The social distancing required to combat the spread of COVID-19 is creating incredibly challenging circumstances for so many, with a disproportionate impact on the hospitality and event industry workforce—including local musicians and those already at or near the poverty line. Many in our community are experiencing lost work and wages.
Some silver lining: while we mind our distance from one another, many throughout the community are banding together to offer support to peers who may need it. And there are many ways to support these artists and event industry professionals.
1) Donate to The Twin Cities Music Community Trust
The Entertainment Industry Relief Fund directly supports night staff, door staff, bartenders, security, stage crew, tour managers, merch sellers, and local musicians affected by this unprecedented interruption of everyday life. Please contribute if you’re able.
2) Buy Artist and Venue Merch
One of the best ways to support artists and industry infrastructure like venues is to buy merch. Check out this coloring book Har Mar Superstar and his friends made or shop the Fifth Element online store before this Minneapolis staple closes its doors for good, where you’ll be supporting a local record shop, record label, and artist all at once. Since music sales aren’t what they used to be in the age of streaming, this is one of the best ways to support artists and venues at any time – but especially while live music is on hold.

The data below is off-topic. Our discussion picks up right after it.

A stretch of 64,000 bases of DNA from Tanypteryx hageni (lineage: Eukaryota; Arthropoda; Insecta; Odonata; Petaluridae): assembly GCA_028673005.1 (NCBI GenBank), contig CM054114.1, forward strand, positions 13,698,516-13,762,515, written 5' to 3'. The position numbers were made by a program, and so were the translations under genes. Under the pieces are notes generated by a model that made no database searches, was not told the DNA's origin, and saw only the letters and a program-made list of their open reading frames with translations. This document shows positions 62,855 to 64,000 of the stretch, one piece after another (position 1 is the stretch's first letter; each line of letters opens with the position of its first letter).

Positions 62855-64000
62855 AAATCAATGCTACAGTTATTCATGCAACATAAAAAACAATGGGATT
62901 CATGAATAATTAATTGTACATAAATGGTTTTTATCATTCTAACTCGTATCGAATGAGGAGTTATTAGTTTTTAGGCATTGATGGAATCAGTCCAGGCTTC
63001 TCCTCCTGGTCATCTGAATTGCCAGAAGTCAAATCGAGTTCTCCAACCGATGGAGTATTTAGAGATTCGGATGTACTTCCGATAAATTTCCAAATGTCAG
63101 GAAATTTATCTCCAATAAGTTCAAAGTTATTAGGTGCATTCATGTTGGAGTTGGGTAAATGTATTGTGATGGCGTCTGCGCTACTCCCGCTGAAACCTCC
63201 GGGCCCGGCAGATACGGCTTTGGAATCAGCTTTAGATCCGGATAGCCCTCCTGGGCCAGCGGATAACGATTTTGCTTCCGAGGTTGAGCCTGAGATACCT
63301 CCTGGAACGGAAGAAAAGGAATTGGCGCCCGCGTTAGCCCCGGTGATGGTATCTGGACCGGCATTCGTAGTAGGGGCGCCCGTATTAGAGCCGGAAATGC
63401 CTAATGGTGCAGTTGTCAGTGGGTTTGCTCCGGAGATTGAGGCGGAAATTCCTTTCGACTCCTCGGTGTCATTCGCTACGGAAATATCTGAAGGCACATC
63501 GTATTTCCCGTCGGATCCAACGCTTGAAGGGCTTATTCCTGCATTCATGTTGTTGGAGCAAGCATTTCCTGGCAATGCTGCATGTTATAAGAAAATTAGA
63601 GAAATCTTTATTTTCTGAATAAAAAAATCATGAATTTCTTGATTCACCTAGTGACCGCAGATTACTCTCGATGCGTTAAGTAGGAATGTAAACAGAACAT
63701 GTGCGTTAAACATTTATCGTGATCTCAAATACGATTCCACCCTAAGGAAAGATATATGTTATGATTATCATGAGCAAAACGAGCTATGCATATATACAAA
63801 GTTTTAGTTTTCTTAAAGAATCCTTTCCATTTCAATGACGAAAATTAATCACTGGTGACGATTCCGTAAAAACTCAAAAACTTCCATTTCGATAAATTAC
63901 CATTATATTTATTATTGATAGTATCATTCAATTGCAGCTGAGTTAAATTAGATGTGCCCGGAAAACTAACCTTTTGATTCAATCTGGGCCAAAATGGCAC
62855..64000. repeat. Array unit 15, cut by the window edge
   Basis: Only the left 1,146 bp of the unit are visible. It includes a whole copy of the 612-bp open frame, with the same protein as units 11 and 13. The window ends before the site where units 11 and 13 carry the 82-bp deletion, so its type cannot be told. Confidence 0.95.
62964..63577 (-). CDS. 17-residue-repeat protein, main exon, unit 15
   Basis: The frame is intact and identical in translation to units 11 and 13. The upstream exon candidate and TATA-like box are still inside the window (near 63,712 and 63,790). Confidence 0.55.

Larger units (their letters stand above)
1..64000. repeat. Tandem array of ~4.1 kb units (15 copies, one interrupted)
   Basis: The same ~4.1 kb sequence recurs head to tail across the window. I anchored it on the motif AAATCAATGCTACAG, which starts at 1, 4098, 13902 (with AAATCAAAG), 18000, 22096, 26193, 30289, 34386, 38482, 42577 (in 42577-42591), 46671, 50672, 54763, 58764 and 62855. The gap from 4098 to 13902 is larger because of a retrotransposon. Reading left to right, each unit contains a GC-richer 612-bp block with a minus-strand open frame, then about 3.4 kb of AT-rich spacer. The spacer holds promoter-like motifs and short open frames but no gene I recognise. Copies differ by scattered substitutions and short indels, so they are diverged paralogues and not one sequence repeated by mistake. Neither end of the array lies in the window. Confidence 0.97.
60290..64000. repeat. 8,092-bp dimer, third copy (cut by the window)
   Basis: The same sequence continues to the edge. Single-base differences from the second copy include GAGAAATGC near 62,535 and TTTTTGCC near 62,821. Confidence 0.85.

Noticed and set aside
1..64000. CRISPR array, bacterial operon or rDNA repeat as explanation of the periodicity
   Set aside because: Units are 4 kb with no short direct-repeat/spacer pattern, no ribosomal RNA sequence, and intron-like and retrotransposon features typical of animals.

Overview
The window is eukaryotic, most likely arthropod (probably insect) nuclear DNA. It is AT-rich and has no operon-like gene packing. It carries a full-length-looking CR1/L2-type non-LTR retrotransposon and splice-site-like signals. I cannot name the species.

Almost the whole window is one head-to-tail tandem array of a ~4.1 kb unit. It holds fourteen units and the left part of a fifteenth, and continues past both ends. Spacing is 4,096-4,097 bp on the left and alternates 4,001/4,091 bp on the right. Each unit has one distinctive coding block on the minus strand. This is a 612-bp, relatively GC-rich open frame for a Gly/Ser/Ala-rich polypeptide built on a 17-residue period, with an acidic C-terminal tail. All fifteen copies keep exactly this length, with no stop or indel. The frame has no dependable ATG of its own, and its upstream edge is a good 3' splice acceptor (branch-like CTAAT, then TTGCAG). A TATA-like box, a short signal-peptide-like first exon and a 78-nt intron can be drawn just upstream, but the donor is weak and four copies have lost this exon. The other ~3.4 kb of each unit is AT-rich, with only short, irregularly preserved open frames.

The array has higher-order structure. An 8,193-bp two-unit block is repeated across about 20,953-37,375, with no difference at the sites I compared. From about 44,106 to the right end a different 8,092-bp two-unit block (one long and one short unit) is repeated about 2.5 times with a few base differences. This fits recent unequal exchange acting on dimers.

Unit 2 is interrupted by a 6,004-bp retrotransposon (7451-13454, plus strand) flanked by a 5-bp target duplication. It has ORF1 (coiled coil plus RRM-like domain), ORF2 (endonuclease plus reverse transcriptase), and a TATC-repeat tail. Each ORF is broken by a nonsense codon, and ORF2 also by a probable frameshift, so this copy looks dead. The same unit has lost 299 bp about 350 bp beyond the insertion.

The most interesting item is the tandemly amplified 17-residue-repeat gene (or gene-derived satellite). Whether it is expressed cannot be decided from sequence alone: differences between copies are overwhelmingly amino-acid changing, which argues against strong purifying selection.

3) Tune In
Music is still bringing us together and creating a sense of community, even if it is on our small screens from the couch. Stay up to date on nationally acclaimed artists and their live streams by frequently checking guides from outlets like Paste, Relix, and Pitchfork. And be sure to follow local artists on social media to see when they’re going live. Remember to toss them some digital dollars in the form of Venmo or PayPal if you can.
4) Share What You’re Listening To
Put together a playlist. Follow ours. Spread the word about your favorite bands – bonus points if they’re local. Music-sharing and discovery engenders a music community, which helps keep artists engaged and afloat. You might not currently have access to dig through record store crates, but streaming is a music-discovery oyster, and you’ve got nothing but time.
5) Support Artists’ Independent Funding
Many artists are turning to Patreon as a way to connect with their fans while live music is paused. Haley’s got one. Doomtree just launched theirs. Cloud Cult is at the Patreon party too. Search for your favorite local bands on social media to find out the best ways to support them – whether it’s Patreon, PayPal, or GoFundMe. You can also support local artists by purchasing their music and merch directly from their websites or their Bandcamp page.
Social distancing means distant. Stay at home, so we can all hang again soon.